But one thing is clear, physiological LVH (Meaning LVH ,  purely due to loading conditions including SHT/Aortic stenosis)  more often result in high voltage , while  in true pathological LVH(infested with fibrosis ) the  increase in voltage is not consistent .

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ECG of an athlete is many times difficult to interpret. The influence of autonomic tone in  athlete’s heart is an complex one.Contrary to our expectations the parasympathetic tone is higher in well trained athletes. The resting heart rate can be as low as 30/mt which is 99.9 times pathological in non athletes.This happens due to a concept called accentuated antagonism.The athletes who have episodic surge of high catecholamines keep stimulating the para sympathetic neurones in a constant fashion.

LVH is the most common feature.Here there is simple myocyte hypertrophy, without pathological fibrosis.This differentiates athlete’s, heart from HOCM .

Many ECG abnormalities are reported in athletes.

Excerpts from the ACC recommendation

1. Electrocardiographic findings that are common and training-related and that do not require additional evaluation are sinus bradycardia, 1° atrioventricular block (AVB), incomplete right bundle branch block (BBB), early repolarization, and isolated voltage criteria for left ventricular hypertrophy (LVH).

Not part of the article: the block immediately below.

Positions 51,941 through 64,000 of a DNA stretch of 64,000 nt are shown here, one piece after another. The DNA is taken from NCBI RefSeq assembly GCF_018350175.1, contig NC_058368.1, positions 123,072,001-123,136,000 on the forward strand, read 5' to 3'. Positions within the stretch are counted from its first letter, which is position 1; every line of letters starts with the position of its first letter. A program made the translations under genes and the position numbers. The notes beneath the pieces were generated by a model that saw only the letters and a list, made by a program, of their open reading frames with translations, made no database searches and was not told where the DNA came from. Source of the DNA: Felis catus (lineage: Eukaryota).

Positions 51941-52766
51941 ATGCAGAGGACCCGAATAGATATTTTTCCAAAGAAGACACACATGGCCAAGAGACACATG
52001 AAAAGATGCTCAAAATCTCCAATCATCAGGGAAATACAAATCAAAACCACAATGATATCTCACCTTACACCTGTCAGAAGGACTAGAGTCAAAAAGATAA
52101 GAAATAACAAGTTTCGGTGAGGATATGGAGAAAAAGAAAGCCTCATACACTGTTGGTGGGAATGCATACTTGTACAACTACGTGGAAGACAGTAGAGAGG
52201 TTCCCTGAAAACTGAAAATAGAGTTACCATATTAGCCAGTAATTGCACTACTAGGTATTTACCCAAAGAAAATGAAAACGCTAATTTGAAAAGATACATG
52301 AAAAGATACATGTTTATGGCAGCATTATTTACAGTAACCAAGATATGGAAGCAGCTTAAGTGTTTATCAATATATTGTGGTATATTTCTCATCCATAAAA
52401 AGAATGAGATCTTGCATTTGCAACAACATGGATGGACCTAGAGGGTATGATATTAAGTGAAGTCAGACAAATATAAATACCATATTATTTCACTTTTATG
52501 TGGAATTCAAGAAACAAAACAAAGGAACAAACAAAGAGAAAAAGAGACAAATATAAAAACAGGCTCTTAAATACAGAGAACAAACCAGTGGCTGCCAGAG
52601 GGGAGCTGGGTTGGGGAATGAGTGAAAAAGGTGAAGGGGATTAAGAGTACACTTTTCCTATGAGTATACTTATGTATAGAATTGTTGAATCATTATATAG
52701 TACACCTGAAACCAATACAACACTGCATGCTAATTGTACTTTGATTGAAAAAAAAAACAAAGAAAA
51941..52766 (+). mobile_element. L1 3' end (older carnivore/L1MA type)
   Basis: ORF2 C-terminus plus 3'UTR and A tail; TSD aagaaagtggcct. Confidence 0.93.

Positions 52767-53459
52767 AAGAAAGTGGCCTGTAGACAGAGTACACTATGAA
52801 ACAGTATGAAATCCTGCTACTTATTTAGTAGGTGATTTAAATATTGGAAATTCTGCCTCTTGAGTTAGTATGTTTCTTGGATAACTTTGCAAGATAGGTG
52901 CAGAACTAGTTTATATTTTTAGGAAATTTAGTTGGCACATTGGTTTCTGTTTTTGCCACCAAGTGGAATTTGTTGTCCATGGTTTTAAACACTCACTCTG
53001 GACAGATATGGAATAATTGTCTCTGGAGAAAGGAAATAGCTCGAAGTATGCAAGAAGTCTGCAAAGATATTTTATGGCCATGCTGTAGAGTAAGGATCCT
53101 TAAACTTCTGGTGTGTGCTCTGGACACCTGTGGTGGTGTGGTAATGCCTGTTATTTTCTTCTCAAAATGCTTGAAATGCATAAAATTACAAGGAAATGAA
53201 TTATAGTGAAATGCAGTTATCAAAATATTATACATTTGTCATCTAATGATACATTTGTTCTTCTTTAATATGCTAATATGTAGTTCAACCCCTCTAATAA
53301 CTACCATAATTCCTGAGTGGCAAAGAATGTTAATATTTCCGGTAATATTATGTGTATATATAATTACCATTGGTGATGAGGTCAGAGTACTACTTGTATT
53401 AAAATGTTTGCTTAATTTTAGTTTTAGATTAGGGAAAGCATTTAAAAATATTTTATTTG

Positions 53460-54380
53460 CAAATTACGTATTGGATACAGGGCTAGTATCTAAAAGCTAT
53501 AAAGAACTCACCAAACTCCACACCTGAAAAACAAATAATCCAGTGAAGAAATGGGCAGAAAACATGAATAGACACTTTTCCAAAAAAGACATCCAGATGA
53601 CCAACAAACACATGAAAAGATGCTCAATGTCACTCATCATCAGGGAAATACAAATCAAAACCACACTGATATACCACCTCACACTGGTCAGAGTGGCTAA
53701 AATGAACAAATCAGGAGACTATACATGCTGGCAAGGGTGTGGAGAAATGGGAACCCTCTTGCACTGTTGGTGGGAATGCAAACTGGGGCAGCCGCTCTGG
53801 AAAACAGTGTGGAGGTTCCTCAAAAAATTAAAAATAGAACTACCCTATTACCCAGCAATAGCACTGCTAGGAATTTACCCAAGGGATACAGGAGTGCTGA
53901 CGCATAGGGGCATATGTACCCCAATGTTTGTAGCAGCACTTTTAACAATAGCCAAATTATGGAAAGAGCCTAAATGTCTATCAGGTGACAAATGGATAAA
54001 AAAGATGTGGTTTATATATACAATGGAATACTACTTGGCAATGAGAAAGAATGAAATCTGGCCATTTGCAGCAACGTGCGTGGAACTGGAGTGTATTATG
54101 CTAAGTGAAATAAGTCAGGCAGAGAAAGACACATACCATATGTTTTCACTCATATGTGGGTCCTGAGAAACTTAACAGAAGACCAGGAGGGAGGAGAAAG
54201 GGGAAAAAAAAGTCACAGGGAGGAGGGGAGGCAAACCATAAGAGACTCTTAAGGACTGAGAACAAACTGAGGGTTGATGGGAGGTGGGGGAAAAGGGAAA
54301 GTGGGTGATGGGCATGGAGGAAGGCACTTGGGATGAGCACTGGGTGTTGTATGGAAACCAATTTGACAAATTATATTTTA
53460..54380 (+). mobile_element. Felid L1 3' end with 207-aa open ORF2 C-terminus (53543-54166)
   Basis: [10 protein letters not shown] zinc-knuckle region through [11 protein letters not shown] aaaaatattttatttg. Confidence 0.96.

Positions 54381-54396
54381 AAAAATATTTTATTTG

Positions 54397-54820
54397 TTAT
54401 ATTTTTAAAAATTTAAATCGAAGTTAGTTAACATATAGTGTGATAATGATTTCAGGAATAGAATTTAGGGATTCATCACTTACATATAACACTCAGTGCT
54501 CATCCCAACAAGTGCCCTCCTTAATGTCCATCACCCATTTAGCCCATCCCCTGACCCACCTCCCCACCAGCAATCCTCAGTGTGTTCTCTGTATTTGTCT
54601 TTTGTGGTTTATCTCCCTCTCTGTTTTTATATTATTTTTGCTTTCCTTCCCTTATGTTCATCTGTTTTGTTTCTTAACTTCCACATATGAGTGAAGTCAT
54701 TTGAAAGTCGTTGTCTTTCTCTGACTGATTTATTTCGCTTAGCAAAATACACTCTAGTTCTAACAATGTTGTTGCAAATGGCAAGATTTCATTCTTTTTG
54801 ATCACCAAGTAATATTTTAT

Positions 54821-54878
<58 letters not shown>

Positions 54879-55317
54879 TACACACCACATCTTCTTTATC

2. Uncommon and training unrelated electrocardiographic findings that mandate further evaluation include T-wave inversion, ST-segment depression, pathological Q waves, atrial enlargement, a hemiblock, right ventricular hypertrophy, a BBB, or a Brugada-pattern of ST-segment elevation.

3. Training-related electrocardiographic findings are more common in men than women, athletes of African descent, and high-endurance athletes such as cyclists.

4. Sinus rates <30 bpm and sinus pauses >2 seconds are common in highly trained athletes, particularly during sleep.

5. A normal chronotropic response to exertion and the absence of bradycardia-related symptoms distinguishes training-related sinus bradycardia from sinus node dysfunction.

6. 1° AVB and Mobitz I 2° AVB are common, but Mobitz II 2° AVB or 3° AVB should not be assumed to be training-related and require evaluation.

7. Early repolarization in Caucasian athletes most commonly consists of upwardly concave ST-segments and tall and peaked T waves; in black athletes, there often is convex ST-segment elevation and negative T waves, mimicking a Brugada pattern.

8. In the presence of voltage criteria for LVH, pathological hypertrophy should be suspected if there is left atrial enlargement, left-axis deviation, repolarization abnormalities, or pathological Q waves.

9. T-wave inversion ≥2 mm in ≥2 adjacent leads should prompt evaluation for structural heart disease.

10. Electrophysiological testing for risk stratification with possible catheter ablation is appropriate in athletes with ventricular pre-excitation.

Source :  Fred Morady, M.D., F.A.C.C.


For an excellent article on the topic click here